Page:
Agence France-Presse

Syria: Yarmouk refugee camp hit by mortar attack, 21 killed

Syrian rebel fighters stand on top of a government tank captured two days earlier at a checkpoint in the village of Anadan, about five kilometres (3.8 miles) northwest of Aleppo, on August 01, 2012.



Syrian activists today said 21 people died in a mortar attack on the Yarmouk Palestinian refugee camp in Damascus, the Associated Press reported.

The UK-based Syria Observatory for Human Rights told AP shelling started late Thursday as people were buying food for the evening meal. 

"We don't know where the mortars came from, whether they were from the Syrian regime or not the Syrian regime," the rights group head, Rami Abdul Rahman, told AP

More from GlobalPost: Inside Syria: Free Syrian Army and Assad forces clash over 10th Street in Aleppo

Syrian state media said the attack was the work of "terrorist mercenaries," said AP, a term seen as a veiled reference to armed rebels that have been trying to overthrow the government for the last 17 months. 

Online videos cited (but not verified) by AP show camp residents protesting against the government just before Thursday's attack, chanting anti-Assad slogans and showing support for the opposition Free Syrian Army. 

The conflict between the regime and rebels has wrought a full-on humanitarian crisis, with over 15,000 people dead according to the UN, and hundreds of thousands forced to flee their homes. The international community has not been able to unite behind a plan to help end the crisis, with the United Nation's key negotiator, Kofi Annan, resigning Thursday.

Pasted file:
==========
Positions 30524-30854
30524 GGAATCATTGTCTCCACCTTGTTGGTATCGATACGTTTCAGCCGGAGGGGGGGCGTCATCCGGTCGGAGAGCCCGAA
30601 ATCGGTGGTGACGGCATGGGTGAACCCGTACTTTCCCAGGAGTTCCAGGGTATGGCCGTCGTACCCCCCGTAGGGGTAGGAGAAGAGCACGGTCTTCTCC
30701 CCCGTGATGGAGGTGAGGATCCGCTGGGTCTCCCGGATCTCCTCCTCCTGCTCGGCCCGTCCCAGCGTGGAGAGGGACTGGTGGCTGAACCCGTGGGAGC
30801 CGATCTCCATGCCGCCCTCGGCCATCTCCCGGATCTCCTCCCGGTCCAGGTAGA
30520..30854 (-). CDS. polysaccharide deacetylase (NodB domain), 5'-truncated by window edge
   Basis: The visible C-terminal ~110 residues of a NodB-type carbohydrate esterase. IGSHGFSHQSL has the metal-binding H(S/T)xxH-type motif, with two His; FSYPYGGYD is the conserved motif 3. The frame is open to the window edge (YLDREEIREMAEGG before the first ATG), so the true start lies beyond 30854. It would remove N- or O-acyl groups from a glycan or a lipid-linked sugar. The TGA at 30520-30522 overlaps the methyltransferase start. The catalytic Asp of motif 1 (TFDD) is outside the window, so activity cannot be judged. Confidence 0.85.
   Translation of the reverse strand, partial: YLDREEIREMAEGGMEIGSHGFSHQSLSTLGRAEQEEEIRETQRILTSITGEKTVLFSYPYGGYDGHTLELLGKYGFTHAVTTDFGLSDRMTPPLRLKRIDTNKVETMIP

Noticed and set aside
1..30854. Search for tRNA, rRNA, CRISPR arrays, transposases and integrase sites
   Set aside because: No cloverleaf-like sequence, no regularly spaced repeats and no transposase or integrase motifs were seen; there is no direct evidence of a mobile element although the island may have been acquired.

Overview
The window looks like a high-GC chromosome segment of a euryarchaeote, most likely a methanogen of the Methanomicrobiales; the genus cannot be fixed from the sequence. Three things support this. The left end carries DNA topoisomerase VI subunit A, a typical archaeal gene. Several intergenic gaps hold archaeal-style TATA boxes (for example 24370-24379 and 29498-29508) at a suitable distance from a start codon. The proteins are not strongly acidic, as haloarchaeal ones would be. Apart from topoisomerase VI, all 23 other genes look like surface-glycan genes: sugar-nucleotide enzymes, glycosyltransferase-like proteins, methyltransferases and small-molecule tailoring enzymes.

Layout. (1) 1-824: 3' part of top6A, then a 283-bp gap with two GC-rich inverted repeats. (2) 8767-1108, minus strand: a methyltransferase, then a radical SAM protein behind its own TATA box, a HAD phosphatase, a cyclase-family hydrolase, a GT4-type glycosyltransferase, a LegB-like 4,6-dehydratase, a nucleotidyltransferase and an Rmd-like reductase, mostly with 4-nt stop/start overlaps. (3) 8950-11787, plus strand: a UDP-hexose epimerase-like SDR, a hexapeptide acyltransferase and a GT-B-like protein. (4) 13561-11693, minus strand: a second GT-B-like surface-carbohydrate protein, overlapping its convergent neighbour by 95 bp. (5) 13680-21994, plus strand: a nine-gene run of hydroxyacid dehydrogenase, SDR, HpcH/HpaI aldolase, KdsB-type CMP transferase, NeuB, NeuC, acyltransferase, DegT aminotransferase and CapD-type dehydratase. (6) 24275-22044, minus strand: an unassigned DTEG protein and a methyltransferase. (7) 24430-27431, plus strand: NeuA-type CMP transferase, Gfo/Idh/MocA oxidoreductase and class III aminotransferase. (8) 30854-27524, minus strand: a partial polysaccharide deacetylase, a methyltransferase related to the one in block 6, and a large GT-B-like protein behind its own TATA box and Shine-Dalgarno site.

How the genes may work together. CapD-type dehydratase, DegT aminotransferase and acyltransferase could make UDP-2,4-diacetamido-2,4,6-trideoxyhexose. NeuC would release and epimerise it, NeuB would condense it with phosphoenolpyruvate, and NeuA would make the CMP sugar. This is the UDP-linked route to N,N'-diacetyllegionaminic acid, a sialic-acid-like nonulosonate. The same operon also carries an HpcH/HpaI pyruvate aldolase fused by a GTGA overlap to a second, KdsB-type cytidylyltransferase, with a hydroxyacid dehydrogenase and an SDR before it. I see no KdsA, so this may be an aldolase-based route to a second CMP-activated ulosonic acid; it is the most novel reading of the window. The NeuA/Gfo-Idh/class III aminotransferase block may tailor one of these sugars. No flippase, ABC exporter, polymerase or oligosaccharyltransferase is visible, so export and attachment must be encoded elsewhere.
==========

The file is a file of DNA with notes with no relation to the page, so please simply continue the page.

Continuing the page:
Annan explained the move in a lengthy Financial Times article that concluded by saying the only way to save Syria is "courage and leadership, most of all from the permanent members of the Security Council, including from Presidents Putin and Obama."

The US president has reportedly just signed an order that officially allows the CIA to assist the Syrian rebels, according to The Guardian.  Britain's foreign secretary, William Hague, has also announced that the government has been aiding the opposition in a "practical and non-lethal way."

Annan believes such efforts need to be discussed and coordinated internationally in order to achieve a peaceful transition of power. "Is ours an international community that will act in defense of the most vulnerable of our world, and make the necessary sacrifices to help?" he wrote. "The coming weeks in Syria will tell."

Syrian rebels say they are sure they will win eventually. Free Syrian Army rebel commander Ahmed Mustafa Almohammad told FOX News today that the "regime will fall, and we will finish them," but warned that "continued lack of international support will push the ordinary people to the extremists."

His comments come amid growing concern of Al-Qaeda's presence in Syria (TIME: "Meet the Islamist Militants Fighting Alongside Syria’s Rebels.")

But Almohammad, who spoke to FOX through an interpreter on Skype in Syria, said the rebel group "will not allow any of our people to go to Al Qaeda and other extremist groups."

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